Original in pension file at National Archives. Some punctuation (periods) added for clarity.Sept 24th 62 Washington D.C. Ft. Lincoln My Dear Brother Wm I have not had time to write to you till to day. I have writen to mother the 13 inst and have not heard from her. my health is very good. We have enough to eat and drink hard crackers meat & good Army Bread. Rice once a week. I wrote to you when I was in Brattleboro to Montague. I enclosed a check of $10.00 to you to be drawn on the Suffolk bank. John [older brother in 1st Vt Cav] is not a great ways from here. have you got the money? Write me. I can write with a lead pencil. --- about the boots I did not have a chance to send I sent them home. We had a pleasant ride from the time we got in to the cars in Brattleboro till we got in -----. We went through the ----- ----- -----. from there to ----- then to ----- ----- from there to Baltimore. When we got in Maryland we all loaded our guns ready for them but they did not attack us the city was floating with the stars and stripes. We did not buy any thing to eat but what looked good for there is rebels there. I bought me a revolver in B [Baltimore] Cost $18.00 a good one. We ate dinner at B took the cars to Washington in the afternoon. We have got some good officers in the Regiment but a poor Col. he did not give us a furlough. He is not liked by the Boys. He has no good voice for Commanding. I have not heard from Anson [younger brother, in 2nd Vt Inf] since I left Brattleboro. Write me where he is if you know. ask mother if she had got her check of $8.00 when you write to her. Write as soon as you get this to her for I may get one from you first if you will write me as soon as you get this. I hope you will have good luck in going to school [seminary]. I will help you if I get money here. I signed the $7.00 pay to mother and the $10.00 to J B Page treasurer so I have $3.00 here. I will save some if I can. ask mother if she has got my letter. tell me when you write me. I am anxious to hear all the news. from your Brother Harris PS direct your letters to H B B [Harris B. Buxton] Washington D.C. 11th Regt Co H Care Capt Rich ft Lincoln where we are 5 miles north from Washington Write as soon as you get this Harris Buxton true to his Country and flag [drawing of flag] [long may it?] wave ore the land of the free and the home of the brave.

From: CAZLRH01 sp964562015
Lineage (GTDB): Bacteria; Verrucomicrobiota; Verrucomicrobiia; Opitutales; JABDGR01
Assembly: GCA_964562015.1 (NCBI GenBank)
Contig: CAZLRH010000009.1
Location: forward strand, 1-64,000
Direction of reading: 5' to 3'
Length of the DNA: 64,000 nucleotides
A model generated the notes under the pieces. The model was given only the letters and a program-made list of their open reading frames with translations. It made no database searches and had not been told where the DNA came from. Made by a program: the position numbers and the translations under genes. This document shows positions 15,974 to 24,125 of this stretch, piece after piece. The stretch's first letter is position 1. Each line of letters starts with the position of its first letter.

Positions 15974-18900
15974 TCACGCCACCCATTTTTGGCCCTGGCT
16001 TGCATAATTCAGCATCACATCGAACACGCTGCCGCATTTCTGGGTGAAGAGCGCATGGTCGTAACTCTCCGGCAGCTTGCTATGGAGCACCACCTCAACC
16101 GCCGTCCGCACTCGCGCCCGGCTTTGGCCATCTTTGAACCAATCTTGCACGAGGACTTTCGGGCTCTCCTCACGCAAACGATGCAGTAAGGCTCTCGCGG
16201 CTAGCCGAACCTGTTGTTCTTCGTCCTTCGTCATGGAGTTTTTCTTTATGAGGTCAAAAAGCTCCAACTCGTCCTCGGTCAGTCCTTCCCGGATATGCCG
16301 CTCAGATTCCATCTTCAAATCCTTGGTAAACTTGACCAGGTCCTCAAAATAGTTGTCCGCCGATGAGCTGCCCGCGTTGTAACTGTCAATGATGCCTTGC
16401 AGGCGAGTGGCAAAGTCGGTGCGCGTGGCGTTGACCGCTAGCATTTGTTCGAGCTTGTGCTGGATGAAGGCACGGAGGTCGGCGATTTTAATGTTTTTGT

Material and photograph ©2001 by the late Colby B. Rucker; used with permission.